Book Review: A Doctor’s Guide to Personal Finance

I have been religiously reading the White Coat Investor (WCI) blog for a few years now.  The information I have learned there has guided a huge number of my personal and professional decisions.  I now teach personal finance to the house officers and students who take an elective practice management rotation and have gotten positive feedback on those classes.  I figured it was finally time to buy the book he wrote and recommends.

The book is short- just 150 pages, and I finished it in a few days of light reading between cases.  It was written just 3 years after starting the blog, so you can tell he hadn’t had as much experience as he has now.  Although I find the WCI blogs engagingly written, the book was slightly more sophomoric.  It read like a self-help self-published book, which I suppose is what it is.  The opening reads almost like a “get rich quick” scheme, which is unfortunate because that’s exactly the opposite message throughout the book.  Let’s look at each chapter.

Chapter 1 – The Big Squeeze.  Although veterinarians may find some relevance here- mostly in the relatively high debt:income ratio we face on graduation, a lot of this is specific to human medicine.  Worth a read for curiosity, but not much specifically for us.

Chapter 2 – Millionaire by 40.  This gives a brief description of how you accumulate wealth.  The best part is a series of short narratives given by those who DID reach millionaire by 40.  It took my wife and I until I was 43 and my wife was 38, so we were pretty close.  You, too, can earn and save and become relatively wealthy.

Chapter 3 – If I Had a Million Dollars.  He lays out the foundation for spending in retirement, how much you need, and why some people don’t reach their goals.  Good stuff.

Chapter 4 – Medical School and Your Wealth.  I wish this were required reading for everyone who wants to go to vet school.  This chapter alone is worth the cost of admission.  It sets out perfectly why an expensive school is so destructive to your future wealth and happiness.  “Congratulations, you’ve been accepted to three different schools!  How do you choose between them?  That’s easy.  Go to the cheapest one.”  I see pre-vet students all the time asking “which program has a better equine program” or “where should I go if I like exotics?”  It doesn’t bloody matter.  Get your DVM as inexpensively as possible.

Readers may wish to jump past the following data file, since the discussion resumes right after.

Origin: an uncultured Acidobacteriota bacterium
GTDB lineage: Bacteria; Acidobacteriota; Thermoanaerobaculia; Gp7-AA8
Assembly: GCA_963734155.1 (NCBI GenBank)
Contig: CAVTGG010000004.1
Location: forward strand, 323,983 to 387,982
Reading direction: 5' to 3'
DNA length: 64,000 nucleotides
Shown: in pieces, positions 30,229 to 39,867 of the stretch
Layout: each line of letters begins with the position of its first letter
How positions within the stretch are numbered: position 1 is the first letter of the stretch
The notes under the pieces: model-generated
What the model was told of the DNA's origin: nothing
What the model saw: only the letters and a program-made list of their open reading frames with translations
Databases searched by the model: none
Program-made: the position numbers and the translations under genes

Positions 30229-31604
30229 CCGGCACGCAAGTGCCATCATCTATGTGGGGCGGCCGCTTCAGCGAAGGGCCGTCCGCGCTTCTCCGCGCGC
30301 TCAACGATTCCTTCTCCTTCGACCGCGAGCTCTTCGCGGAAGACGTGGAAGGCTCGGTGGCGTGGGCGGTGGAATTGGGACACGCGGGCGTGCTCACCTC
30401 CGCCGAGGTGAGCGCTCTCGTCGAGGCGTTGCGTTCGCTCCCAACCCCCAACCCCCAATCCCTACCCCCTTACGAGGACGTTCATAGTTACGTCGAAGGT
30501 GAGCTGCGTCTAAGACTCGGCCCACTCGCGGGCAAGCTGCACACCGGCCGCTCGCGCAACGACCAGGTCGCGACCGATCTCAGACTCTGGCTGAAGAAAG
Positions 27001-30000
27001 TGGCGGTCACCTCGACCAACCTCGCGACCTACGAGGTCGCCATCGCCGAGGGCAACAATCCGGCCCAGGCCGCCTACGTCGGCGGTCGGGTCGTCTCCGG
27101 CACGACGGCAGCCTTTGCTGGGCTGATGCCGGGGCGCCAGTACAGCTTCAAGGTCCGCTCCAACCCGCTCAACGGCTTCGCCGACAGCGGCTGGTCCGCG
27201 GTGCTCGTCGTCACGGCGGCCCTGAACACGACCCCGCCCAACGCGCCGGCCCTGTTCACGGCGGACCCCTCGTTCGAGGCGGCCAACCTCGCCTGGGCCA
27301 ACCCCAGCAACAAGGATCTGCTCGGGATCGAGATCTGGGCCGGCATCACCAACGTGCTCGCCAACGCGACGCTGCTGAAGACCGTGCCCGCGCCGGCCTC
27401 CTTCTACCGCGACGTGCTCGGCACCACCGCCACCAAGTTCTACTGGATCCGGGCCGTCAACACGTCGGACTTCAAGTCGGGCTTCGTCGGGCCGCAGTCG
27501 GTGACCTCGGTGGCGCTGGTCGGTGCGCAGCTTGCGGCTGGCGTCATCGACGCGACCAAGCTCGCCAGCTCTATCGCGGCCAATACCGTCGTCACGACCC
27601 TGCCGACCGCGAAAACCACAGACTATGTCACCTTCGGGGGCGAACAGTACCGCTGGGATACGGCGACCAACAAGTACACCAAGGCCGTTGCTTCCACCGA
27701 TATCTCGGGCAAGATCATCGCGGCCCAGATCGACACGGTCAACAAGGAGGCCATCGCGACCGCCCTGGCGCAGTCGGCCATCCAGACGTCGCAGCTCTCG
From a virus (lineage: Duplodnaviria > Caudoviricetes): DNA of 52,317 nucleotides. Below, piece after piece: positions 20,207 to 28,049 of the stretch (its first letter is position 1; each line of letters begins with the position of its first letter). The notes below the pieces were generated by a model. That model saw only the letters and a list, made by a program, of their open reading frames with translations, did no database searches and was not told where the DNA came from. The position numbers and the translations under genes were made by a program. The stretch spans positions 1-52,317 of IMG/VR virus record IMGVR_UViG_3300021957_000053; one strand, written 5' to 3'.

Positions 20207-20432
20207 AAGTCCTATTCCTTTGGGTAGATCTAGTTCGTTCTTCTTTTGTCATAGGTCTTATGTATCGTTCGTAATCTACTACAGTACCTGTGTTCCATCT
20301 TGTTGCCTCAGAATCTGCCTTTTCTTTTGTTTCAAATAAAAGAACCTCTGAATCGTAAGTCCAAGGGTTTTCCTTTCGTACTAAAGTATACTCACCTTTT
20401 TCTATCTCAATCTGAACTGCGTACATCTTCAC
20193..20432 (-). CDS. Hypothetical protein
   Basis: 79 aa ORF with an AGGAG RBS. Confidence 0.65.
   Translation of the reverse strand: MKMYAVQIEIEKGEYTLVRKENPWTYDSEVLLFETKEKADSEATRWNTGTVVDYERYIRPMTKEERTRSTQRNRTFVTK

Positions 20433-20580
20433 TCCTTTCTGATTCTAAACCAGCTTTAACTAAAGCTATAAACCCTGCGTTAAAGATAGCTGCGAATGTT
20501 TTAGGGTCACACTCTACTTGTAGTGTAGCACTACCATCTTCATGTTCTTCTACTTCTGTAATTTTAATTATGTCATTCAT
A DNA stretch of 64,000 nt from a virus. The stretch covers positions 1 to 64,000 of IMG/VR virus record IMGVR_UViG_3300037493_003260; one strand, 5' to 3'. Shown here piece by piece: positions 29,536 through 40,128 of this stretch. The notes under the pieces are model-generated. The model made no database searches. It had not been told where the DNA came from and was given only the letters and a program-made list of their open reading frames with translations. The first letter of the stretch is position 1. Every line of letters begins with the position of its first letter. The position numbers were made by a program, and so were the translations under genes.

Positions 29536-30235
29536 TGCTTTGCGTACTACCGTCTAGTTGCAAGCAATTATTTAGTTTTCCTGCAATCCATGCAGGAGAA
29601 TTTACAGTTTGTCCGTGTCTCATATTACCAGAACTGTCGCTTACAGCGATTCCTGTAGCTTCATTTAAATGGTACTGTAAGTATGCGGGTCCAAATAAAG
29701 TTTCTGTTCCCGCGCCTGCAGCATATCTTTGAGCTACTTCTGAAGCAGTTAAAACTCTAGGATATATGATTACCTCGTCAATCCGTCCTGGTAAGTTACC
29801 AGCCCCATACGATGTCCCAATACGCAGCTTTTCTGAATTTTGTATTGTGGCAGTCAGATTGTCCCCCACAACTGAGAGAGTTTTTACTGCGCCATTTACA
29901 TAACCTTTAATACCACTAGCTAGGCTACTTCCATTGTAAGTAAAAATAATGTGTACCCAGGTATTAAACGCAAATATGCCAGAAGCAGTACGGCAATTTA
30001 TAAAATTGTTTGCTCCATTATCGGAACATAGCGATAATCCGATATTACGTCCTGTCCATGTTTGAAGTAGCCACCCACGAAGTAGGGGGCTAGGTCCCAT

Chapter 5 – Residency and Your Wealth.  This has virtually nothing for veterinarians.  As veterinary residents make ~$25-35k, much below what human medical residents make, a lot of it isn’t relevant.  Like, what veterinary resident buys a house?  None that I can think of.  Nonetheless, there are some foundational concepts every vet should learn here.

Chapter 6 – The Secret to Becoming a Rich Doctor.  Unfortunately, his advice “live like a resident” isn’t helpful since few veterinarians do residencies.  For those that do, this is great advice.  For those that don’t, I say “live like a student”.  This lays out the steps you need to take to pay off loans and start accumulating wealth.

Chapter 7 – The Retirement Number You Control.  This is all about calculating how much money you need in retirement.  Useful for anyone.

Chapter 8 – The Motorway to Dublin – This provides the basics of investing in stocks and bonds.  It’s fairly good information, but it definitely assumes the reader has some information, like why a 401k is advantageous and what an HSA is and how it benefits your finances.  Important information for anyone.

Chapter 9 – Getting Off the Motorway – These are other investment options, which are good to be aware of.  Not much detail here, but that’s good for the novice.

Chapter 10 – Paying the Help – This covers financial advisors.  I rant as often as possible about vet students, veterinarians, or my friends who just have a “money guy”.  This chapter explains why that’s terrible, and what to do if you need help with your finances.  Terrific stuff.

Chapter 11 – The Basics of Asset Protection – Not much a veterinarian needs here.  We are rarely sued and, when we are, it’s usually not for more than the value of the animal.  Still interesting things to know, as there’s always some liability in life.

Chapter 12 – Estate Planning Made Simple – Get a will.  Maybe do a living trust.  This information is important and he presents the key points you need to know.

Chapter 13 – Income Taxes and the Physician – This is the first topic I cover when I teach vet students about finances.  Although he tries to explain marginal tax rates, I think he assumes some basal level of knowledge which I find veterinary professionals just don’t have.  A nice summary of 13 ways to reduce your taxes.  I guessed 8 of them correctly, and the 5 I missed were because they are not relevant to me (e.g. having children).

Chapter 14 – Choosing a Business Structure – The basics of being your own boss.  Good if you’re interested in buying a practice or doing contact work.

Chapter 15 – Enjoying the Good Life – This is basically a summary chapter.  If you follow his steps, you get to enjoy the good life and we agree.

Chapter 16 – The Mission of the White Coat Investor – What it says on the box.

Overall, I thought this book was pretty good, particularly considering the price.  I do think it should be updated- I’m sure Dr. Dahle has learned a lot since he wrote it.  I also think it would benefit from some professional editorial work to make it sound less “home-made” and more professional.  If I could just take out Chapter 4 and give it to every high school student who wants to be a veterinarian, the world would be a better place.  If you haven’t been taught about personal finances, I strongly recommend this book.

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